Forty years ago today, a magazine advert proclaimed the arrival of the Intel 4004, an integrated circuit that combined enough components to form a self-contained processor on a single chip for the first time. The microprocessor was born.
Follow the link to see V3's microprocessor timeline.
As with many great innovations, controversy surrounds who actually invented the microprocessor, but Intel's 4004 was the first chip to become commercially available to anyone that might wish to build something with it, a move that would quickly lead to the birth of the microcomputer industry.
In fact, as Intel has pointed out, it was the company's expertise in silicon manufacturing technology that enabled it to produce a working chip where others with the same idea had failed, and staying at the cutting edge of manufacturing process technology continues to be a key goal for Intel.
The 4004 was produced in 1971 in response to an order from Japanese firm Busicom to drive a new electronic calculator, but Intel decided to produce a general-purpose solution that could be programmed for other tasks, rather than build a single-purpose dedicated set of circuits.
With just 2,300 transistors, the 4004 seems incredibly basic compared to the latest Intel Core processors that are approaching a billion transistors on a single chip, but the basic elements of today's CPUs can be seen in the design of the 4004.
The chip featured a 4-bit bus through which it communicated with the RAM, ROM and I/O components that Intel designed as a complete chipset to fulfil the Busicom contract.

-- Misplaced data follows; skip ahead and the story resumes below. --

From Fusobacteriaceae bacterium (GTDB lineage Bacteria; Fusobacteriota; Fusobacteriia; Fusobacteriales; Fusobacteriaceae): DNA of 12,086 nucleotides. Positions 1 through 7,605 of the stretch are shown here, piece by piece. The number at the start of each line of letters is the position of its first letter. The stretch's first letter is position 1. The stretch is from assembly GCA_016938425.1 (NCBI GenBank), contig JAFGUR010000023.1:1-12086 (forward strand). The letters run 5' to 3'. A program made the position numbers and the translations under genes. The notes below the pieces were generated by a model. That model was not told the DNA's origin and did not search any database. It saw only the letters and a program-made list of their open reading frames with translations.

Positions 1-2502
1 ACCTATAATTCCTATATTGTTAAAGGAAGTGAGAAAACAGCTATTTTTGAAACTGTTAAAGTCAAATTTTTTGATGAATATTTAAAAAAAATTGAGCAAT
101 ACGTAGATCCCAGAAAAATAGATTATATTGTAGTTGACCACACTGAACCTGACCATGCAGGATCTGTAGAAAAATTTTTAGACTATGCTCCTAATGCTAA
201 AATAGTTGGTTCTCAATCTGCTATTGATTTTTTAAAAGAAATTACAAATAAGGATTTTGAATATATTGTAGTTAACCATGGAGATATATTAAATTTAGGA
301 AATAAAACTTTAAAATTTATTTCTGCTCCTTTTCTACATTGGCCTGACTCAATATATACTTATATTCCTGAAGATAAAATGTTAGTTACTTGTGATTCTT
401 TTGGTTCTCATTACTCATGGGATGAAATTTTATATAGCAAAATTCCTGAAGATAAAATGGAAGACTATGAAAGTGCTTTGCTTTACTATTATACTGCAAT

Programmers were somewhat limited in what they could accomplish with the 4004; it could address no more than 4KB of program memory (ROM) and a maximum 1,280 words of 4-bit data memory (RAM).
However, it should be noted that early products like the 4004 were viewed at the time as solutions for process control, to be embedded into devices such as calculators, printers and other equipment as a controller rather than to produce a general-purpose programmable computer.
Intel followed up the 4004 with the 8008, the first 8-bit microprocessor to come to market in 1972. This could address up to 16KB of memory, and powered some very early microcomputers, despite its limitations.
Microprocessors and microcomputers really started to take off with the launch of Intel's 8080 chip in 1974. With a memory space of 64KB and a clock speed up to 2MHz, this set the template for many 8-bit processors that followed, especially the Zilog Z80, which was software compatible with the 8080.
The 8080 formed the basis of the legendary Altair 8800, one of the first personal computers, which was sold as a kit for hobbyists to build themselves.
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